Endometriosis: The 10 Things You Need To Know
Several weeks ago, during Endometriosis Awareness Month, Dr. Shaun Williams, Partner and Reproductive Endocrinologist at Reproductive Medicine Associates of Connecticut, and Casey Berna, Advocate and Counselor in the Endometriosis Community, had a dynamic discussion on Facebook entitled, "The Elephant In The Room: Endometriosis." During this conversation, Dr. Williams and Casey talked about the challenges that diagnosing and treating endometriosis presents to both patients and providers (the live version also addresses what it’s like to live with endometriosis, as shared by Casey.) Distilled down, here are some of the most relevant points presented as well as the follow up information requested by the viewers and participants.
The Top 10 Things You Need To Know
1) Endometriosis is a challenging disease to treat and can often be seen as an enigma to both patients and providers. There is no one, clear path on how to live with, diagnose or treat endometriosis- each is highly idealized to each woman experiencing the disease.
2) Patients should talk to their health care provider if they are having any pelvic pain, painful cramps, diarrhea, constipation, painful sex, bladder or back pain or fatigue. These could be symptoms indicative of endometriosis. Depending on where the pain is, that health care provider could be a Primary Care Provider (PCP), an Obstetrician/Gynecologist or another specialist. Your PCP may be the best health care professional to start with, to help guide you to an appropriate specialist.
3) While medical treatments (medications) can alleviate some symptoms of endometriosis for certain patients, these medications do not cure the disease, and most are not an option for patients who are actively trying to conceive.
4) Patients who have been diagnosed with endometriosis or have suspected endometriosis should see a reproductive endocrinologist immediately to assess fertility. Egg freezing is a treatment option available for patients who are concerned about the potential impact of endometriosis on their eggs but who are not ready to try to conceive.
5) In Vitro Fertilization has been shown to be the most successful treatment for those patients wanting to conceive who are struggling with endometriosis and infertility.
6) Endometriosis is a disease that occurs outside of the uterus. Having a hysterectomy does not treat endometriosis. If you are being given that treatment option, it is important to seek out an endometriosis specialist who can offer more effective options that also spare reproductive organs. If you have not built your family yet, removing the reproductive organs eliminates the option of becoming pregnant or carrying a pregnancy.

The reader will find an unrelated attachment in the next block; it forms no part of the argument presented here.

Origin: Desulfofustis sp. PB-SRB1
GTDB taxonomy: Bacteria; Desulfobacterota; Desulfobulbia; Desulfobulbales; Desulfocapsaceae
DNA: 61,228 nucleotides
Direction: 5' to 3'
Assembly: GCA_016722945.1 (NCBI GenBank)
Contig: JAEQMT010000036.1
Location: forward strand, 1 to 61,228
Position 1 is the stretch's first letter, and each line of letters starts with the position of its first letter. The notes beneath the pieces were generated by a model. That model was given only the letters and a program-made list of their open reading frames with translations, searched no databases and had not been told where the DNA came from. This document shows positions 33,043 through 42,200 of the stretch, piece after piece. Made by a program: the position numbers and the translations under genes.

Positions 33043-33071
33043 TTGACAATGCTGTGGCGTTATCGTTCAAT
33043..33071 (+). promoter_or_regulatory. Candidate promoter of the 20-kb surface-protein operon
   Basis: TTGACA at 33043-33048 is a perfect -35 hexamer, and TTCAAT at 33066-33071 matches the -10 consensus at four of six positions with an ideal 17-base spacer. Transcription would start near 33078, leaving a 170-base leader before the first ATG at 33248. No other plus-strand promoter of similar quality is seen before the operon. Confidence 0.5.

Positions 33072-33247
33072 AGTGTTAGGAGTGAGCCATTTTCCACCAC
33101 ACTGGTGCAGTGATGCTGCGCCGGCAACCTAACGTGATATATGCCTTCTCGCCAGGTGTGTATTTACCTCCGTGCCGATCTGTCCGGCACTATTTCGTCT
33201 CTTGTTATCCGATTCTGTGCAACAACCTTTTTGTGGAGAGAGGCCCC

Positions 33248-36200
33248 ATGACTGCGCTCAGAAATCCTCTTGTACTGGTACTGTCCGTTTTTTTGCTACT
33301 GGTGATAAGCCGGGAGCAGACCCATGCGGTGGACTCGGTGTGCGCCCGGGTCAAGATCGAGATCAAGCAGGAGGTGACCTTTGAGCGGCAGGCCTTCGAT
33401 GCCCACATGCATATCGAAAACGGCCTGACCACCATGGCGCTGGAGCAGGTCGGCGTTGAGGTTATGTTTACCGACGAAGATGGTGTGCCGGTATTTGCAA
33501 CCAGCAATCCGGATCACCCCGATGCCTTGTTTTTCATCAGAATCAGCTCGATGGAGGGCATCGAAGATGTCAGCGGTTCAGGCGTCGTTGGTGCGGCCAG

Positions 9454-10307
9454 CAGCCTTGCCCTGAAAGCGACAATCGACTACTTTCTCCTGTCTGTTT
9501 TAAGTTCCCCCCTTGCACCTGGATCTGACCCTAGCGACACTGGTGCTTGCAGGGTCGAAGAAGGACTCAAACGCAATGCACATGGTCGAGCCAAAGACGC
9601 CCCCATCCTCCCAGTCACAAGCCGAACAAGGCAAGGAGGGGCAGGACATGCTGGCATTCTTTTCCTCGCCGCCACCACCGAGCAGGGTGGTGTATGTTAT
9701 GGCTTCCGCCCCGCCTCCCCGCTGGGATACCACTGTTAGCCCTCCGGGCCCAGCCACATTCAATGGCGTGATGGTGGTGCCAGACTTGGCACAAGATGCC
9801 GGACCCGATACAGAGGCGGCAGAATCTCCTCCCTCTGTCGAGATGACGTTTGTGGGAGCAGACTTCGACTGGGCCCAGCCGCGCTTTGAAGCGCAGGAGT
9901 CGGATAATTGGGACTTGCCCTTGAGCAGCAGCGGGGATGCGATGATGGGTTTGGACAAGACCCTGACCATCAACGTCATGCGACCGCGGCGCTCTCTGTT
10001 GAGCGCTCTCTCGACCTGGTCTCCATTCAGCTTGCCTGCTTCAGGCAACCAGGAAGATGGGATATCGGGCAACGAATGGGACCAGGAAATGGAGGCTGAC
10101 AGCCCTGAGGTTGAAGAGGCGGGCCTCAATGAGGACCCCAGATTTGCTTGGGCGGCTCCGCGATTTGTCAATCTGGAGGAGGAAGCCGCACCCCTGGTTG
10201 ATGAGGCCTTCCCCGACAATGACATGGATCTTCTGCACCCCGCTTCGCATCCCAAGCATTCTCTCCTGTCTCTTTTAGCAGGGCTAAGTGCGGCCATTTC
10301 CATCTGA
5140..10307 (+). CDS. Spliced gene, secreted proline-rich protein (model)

7) For patients who present complex versions of this disease, being referred to multidisciplinary providers, such as q surgical excision specialist, pelvic floor therapist, nutritionist, and mental health support expert can help patients have an improved quality of life as well as improved fertility outcomes.
8) An endometriosis specialist is someone who performs excision surgery in a high-volume center of excellence, strives to identify and remove endometriosis throughout the body, even in difficult places to operate like the bowel or ureters, looks to preserve reproductive organs, and can inform a patient about other helpful multidisciplinary care providers.
9) Facebook patient support groups such as Nancy's Nook Endometriosis Education, Endometropolis, and Endo Warriors, work to connect endometriosis patients with specialists as well as support and educate patients.
10) Both endometriosis and infertility are two diseases that can both be physically and emotionally challenging. Having a compassionate team of providers and a strong support system in place can help patients meet these difficult challenges!
#FliptheScript: Talk About Endometriosis All Year Long
National Infertility Awareness Week (NIAW) is later this month- April 22-28. Resolve: The National Infertility Association’s theme this year is #FliptheScript and RMACT will be taking that on with endometriosis. #FliptheScript by signing the pledge to empower all those with this disease. #176Million1Voice
Talk about endometriosis all year long. Keep the conversation alive.
About Casey Berna, Advocate
Casey Berna is a an advocate and counselor in the endometriosis and infertility communities. She works to educate and support patients, promote greater societal awareness, and work on collaborative community efforts to enhance patient care and resources. You can learn more about her on her website: www.CaseyBerna.com